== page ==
This afternoon, the House passed the Food Safety Enhancement Act by a vote of 283-142 to fundamentally change the way we protect the safety of our food supply. Each year, 76 million Americans are sickened from consuming contaminated food and 5,000 of these people die. In just the last few years, there has been a string of food-borne illness outbreaks in foods consumed by millions of Americans each day — from spinach to peppers to peanuts, pistachios and cookie dough. This recent series of outbreaks of food-borne illnesses has demonstrated that they are not random, unpreventable occurrences, but are due to widespread problems with our current food safety system.
The Food Safety Enhancement Act gives new enforcement tools and funding to the FDA to better ensure food safety including more frequent inspection of food processing facilities, the development of a food trace-back system to pinpoint the source of food-borne illnesses, and enhanced powers to ensure that imported foods are safe. Learn more about the bill>>
Rules Chair Louis Slaughter (D-NY):
Rep. John Dingell (D-MI):
Rep. Rosa DeLauro (D-CT):
Rep. David Scott (D-GA):
All parents deserve to have confidence that the food they are feeding their children is safe. Yet recent outbreaks of food-borne illness have proven that there are widespread problems with our current food safety system, as we rely on a more global and industrialized food supply.
Every year, 76 million Americans are sickened from consuming contaminated food and 5,000 of these people die. In just the last few years, there have been numerous outbreaks of dangerous infections in common foods — from spinach and tomatoes, to peanut butter and ground beef.
This bipartisan, landmark bill will fundamentally change the way we protect public health against such outbreaks and update our federal food safety laws to keep pace with the changes in our food production and processing methods. It provides the FDA better access to the records of food producers and manufacturers, without having to wait for an outbreak of food-borne illness. And it strengthens penalties imposed on food facilities that fail to comply with safety requirements.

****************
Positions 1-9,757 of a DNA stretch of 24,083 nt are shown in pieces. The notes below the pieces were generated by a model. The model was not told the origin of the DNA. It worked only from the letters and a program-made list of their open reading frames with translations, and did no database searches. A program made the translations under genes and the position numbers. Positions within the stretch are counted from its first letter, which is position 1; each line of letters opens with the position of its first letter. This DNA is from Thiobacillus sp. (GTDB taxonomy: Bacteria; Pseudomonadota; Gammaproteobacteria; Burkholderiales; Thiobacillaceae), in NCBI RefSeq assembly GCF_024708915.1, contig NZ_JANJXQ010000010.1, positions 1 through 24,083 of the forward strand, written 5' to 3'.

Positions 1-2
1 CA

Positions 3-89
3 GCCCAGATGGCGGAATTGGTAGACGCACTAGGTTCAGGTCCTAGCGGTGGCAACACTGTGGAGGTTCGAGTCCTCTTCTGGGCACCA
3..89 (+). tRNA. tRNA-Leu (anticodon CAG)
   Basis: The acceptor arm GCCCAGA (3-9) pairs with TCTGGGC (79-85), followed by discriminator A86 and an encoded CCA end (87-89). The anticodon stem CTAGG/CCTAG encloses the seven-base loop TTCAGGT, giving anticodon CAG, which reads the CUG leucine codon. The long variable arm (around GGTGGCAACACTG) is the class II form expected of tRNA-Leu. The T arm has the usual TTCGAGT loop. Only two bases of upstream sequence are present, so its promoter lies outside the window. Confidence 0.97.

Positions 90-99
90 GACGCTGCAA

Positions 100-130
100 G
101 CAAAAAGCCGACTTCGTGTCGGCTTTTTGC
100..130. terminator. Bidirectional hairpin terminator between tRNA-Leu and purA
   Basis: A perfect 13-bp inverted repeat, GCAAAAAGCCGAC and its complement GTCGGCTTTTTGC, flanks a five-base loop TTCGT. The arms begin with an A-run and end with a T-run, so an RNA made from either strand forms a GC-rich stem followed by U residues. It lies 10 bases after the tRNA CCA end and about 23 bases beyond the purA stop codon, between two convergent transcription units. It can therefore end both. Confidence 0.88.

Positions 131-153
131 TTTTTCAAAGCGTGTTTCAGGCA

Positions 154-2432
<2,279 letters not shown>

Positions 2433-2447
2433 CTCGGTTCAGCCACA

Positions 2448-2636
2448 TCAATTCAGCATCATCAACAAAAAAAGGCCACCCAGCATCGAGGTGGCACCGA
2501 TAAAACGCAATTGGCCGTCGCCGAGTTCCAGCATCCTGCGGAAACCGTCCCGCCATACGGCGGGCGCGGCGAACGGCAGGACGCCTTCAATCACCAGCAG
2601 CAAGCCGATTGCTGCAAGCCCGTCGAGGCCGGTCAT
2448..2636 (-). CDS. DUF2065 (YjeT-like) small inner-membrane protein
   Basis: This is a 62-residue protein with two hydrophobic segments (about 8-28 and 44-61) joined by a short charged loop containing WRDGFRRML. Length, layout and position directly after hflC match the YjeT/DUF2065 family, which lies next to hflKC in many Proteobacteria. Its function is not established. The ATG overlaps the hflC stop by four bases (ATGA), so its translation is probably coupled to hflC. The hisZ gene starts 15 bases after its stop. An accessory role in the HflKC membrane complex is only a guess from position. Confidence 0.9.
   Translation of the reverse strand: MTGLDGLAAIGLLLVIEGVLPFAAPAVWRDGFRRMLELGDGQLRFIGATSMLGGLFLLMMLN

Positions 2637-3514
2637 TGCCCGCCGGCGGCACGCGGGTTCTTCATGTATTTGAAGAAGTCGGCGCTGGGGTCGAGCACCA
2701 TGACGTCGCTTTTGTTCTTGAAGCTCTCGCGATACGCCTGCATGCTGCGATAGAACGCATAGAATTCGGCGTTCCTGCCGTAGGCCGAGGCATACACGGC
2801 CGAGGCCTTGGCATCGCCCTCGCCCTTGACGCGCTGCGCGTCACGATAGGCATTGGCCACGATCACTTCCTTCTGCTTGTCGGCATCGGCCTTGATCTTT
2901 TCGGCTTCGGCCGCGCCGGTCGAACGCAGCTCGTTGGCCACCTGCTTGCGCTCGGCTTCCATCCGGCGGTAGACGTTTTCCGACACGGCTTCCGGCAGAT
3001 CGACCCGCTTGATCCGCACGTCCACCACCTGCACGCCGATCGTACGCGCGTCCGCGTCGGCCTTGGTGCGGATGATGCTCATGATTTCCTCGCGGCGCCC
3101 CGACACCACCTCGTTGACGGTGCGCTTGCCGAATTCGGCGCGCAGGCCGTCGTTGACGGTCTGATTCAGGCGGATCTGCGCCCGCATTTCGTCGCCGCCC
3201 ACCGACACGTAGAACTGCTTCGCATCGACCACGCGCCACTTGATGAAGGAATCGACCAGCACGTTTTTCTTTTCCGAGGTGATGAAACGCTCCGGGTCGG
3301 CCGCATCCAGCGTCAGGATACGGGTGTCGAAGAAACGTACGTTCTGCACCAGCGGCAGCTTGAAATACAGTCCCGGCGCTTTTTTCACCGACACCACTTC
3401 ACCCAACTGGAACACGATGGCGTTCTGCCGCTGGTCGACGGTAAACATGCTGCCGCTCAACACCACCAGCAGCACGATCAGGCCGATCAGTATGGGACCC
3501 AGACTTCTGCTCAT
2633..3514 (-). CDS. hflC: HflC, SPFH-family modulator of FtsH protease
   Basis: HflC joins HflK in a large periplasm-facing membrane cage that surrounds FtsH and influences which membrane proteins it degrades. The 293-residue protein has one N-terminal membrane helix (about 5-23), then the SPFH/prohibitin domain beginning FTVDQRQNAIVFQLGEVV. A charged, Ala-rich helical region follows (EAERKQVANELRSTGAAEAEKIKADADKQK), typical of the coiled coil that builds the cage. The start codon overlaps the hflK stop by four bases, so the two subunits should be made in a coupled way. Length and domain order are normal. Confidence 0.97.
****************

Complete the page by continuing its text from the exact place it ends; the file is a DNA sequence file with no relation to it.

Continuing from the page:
American families have felt great urgency about the need to strengthen food safety standards. Congress has responded quickly with strong legislation that will protect lives and prevent illness.
Today the House of Representatives passed H.R. 2749, the Food Safety Enhancement Act of 2009, legislation that will raise food safety standards, allow the FDA to issue mandatory recalls of harmful products, and enhance our oversight of imported food.
This action represents a major step forward in modernizing our food safety system and protecting Americans from foodborne illness. Those are the goals of the Food Safety Working Group I convened in March and charged with making recommendations to improve our food safety system. And that is why we announced a new rule to control Salmonella contamination in eggs and are working to reduce the presence of harmful pathogens such as E. coli in meat and produce; strengthen our capacity to trace the source of outbreaks; and update our emergency operations procedures.
I commend the House of Representatives for its action today and look forward to working with the Senate to enact critical food safety legislation.